In a word, what do you want to say about your work, leadership, and life next year at this time?
Have you ever had one of those weeks? The kind where Murphy’s Law comes at you full-blown and it feels like every little thing that can go wrong, does? These times tend to come and go and somehow we make it through, move on, and forget.
I had one such week in 2004, however, that I can recall with crystal clarity.
During that week, a number of events occurred: my computer crashed, our electricity flickered on and off, my preschooler caught a stomach bug, my newborn was diagnosed with RSV and required frequent breathing treatments, my toddler developed a new habit of playing and singing loudly around midnight each night. I completely forgot an important meeting I was supposed to attend as well as the birthday of a close friend. I was trying to get my new business off the ground while navigating several other obligations and responsibilities, too.
Exercise? Clean the house? Keep up with mail and phone calls and library book returns? Not even on the radar.
At week’s end (and about my wit’s end, too), I went down to our finished basement and, to my shock, stepped into several inches of cold water. Sometime during that freezing February night, pumps and pipes went awry and left us with a basement we could practically swim in.
As I started bringing items upstairs to dry – trip after trip, in my sleep-deprived state – I had a major realization: We had too much stuff. Which essentially stood as a metaphor for my life. I was trying to do too much, spreading myself way too thin, wanting to give 110% and falling drastically short in every possible area. So rather than bringing items upstairs to dry, I started bringing them out to the truck to donate.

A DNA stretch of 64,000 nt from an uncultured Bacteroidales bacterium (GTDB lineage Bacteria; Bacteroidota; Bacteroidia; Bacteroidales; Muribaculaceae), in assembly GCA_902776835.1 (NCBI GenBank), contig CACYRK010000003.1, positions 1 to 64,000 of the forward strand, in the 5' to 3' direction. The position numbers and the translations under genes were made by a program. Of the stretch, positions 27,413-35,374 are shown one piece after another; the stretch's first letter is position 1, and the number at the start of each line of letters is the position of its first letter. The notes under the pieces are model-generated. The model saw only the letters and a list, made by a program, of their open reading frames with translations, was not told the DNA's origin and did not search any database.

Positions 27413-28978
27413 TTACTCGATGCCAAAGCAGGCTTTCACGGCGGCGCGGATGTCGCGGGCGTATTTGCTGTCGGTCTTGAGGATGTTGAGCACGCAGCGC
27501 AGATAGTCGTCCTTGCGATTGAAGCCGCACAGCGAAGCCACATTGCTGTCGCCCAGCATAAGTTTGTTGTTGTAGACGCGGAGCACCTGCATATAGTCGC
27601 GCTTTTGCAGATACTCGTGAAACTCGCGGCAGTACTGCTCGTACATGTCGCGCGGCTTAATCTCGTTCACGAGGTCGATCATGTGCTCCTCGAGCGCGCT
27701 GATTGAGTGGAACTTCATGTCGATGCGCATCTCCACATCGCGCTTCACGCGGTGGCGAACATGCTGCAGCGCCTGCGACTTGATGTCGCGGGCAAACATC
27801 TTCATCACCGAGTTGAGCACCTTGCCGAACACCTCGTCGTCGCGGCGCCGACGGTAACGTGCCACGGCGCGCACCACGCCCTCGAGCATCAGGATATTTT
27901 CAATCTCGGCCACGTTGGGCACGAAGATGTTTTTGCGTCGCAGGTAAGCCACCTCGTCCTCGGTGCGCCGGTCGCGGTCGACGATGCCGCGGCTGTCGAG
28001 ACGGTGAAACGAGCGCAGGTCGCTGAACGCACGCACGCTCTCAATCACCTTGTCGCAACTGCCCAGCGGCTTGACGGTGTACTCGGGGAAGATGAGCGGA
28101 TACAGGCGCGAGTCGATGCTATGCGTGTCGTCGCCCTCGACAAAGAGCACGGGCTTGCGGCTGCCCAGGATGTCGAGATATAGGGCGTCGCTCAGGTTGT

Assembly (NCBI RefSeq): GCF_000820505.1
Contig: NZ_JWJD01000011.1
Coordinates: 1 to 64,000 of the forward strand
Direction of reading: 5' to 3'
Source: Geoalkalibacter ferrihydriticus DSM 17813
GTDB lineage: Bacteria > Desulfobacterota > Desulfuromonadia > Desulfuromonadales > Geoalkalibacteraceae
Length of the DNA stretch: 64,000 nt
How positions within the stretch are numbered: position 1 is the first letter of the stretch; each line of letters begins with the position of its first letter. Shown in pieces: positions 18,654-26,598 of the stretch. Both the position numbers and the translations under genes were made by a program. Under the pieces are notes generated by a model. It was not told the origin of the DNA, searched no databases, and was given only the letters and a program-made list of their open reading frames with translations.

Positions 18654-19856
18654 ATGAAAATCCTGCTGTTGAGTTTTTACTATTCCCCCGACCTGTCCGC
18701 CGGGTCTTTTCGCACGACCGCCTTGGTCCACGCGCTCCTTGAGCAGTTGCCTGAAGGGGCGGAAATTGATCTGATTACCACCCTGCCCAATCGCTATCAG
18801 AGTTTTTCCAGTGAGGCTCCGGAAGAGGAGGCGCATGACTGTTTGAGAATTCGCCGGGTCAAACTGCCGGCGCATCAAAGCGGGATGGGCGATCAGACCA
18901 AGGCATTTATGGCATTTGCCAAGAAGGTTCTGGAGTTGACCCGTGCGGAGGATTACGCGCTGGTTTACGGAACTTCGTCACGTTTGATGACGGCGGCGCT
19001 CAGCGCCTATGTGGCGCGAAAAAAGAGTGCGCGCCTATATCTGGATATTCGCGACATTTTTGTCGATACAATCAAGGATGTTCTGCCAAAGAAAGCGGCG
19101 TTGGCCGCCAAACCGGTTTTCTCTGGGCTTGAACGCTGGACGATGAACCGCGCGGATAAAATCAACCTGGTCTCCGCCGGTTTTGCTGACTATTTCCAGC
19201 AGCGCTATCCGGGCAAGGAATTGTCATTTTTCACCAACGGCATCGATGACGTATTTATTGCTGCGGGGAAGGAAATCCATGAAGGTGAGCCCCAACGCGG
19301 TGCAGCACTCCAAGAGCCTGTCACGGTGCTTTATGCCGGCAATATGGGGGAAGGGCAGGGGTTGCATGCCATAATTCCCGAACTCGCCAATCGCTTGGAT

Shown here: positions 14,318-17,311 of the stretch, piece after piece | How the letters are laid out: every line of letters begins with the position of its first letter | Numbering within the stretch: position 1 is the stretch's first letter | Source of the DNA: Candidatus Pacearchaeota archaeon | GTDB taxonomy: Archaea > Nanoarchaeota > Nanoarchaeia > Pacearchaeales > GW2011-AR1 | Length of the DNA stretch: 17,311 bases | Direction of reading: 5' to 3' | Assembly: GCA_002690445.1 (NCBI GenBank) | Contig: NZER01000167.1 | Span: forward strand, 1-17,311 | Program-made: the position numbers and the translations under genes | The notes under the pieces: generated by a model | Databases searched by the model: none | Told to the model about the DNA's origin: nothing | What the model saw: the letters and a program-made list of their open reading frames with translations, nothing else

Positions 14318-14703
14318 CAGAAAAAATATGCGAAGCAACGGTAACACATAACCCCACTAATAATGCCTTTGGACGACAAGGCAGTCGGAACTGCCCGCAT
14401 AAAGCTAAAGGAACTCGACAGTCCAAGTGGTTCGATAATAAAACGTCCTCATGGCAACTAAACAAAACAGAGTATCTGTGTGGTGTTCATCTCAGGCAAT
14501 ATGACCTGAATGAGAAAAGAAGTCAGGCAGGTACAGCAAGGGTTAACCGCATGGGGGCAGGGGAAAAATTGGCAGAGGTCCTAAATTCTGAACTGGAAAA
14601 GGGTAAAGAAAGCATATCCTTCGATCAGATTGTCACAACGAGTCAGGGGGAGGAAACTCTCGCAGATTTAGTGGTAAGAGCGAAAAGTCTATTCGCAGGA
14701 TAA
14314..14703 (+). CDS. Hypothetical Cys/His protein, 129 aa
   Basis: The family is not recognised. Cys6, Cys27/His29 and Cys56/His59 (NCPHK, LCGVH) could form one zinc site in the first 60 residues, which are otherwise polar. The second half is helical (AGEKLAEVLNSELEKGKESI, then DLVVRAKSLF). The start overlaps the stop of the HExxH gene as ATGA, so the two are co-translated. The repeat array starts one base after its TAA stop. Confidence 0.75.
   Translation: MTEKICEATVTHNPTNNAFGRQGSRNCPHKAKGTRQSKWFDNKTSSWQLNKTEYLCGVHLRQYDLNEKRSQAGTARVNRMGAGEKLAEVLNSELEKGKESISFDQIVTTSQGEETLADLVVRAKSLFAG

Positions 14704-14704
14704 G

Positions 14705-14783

I knew what I needed in my space and life – FOCUS – but had no idea how to attain it. I’m a goal-setter and love big, bold goals, thorough action plans, coaching, accountability, and rewards along the way. But I chose to do something different this time: I set “Focus” as my theme for the year, and decided to let it unfold naturally. No planning, tracking, or check-ins; just holding the intention of focus and figuring it out as I went.
At the end of that year, I honestly couldn’t believe the difference. I had let go of physical items, excess responsibilities, unnecessary calendar obligations, and unrealistic expectations. I clarified and re-clarified what mattered most to me and allowed other things back-burner status. And for the first time in a long time, I realized I truly felt focused.
Hence my annual theme was born, and I’ve held one ever since.
How To Create Your Annual Theme
Essentially, your annual theme is a word or phrase that captures who/how you want to be in the coming year. Since my year of Focus, I’ve had themes like Grow, Strong, Joy, Energy, and Expand. My coaching clients have set themes like Simplify, Connect, Wonder, Calm, Positivity.
You can select a theme in many ways. For example:
- Close your eyes and imagine that it’s the end of 2017. What would you love to be able to say about yourself? Not so much what you’ve accomplished (those are your goals), but rather how you’d finish a sentence that starts “I am…” or “My work/life is…”.
- Set your 2017 goals, then look for the central theme that runs through them. What do you need in order to achieve those goals? Discipline, humor, creativity, action? How do you want to be as you accomplish them: purposeful, happy, light-hearted?
- Select the word that has been floating in your mind for the past few months. In your mental dialogue, it might be the word that follows, “I need to be more…”.
Just like I did with Focus, let go of how you will fulfill your theme, getting clear only on the what for now. Choose a theme that is meaningful, easy to remember, and truly resonates with you.
Once you’ve selected your 2017 theme, keep it present. A few creative ways you can do this:
- Incorporate your theme into your passwords. (Who isn’t typing in passwords 8,500 times per day?)
- Write your theme on sticky notes placed on your bathroom mirror, computer monitor, planner cover, car dashboard, or anywhere else you see regularly.
- Create a vision board to represent your theme.
If it feels right, consider brainstorming ways you can bring your theme to life. You might also designate a page in your journal or planner to track your actions along the way. But keep it all loose, free, and fun. You can still create goals and resolutions – in fact, I encourage it – but let your theme stand on its own.
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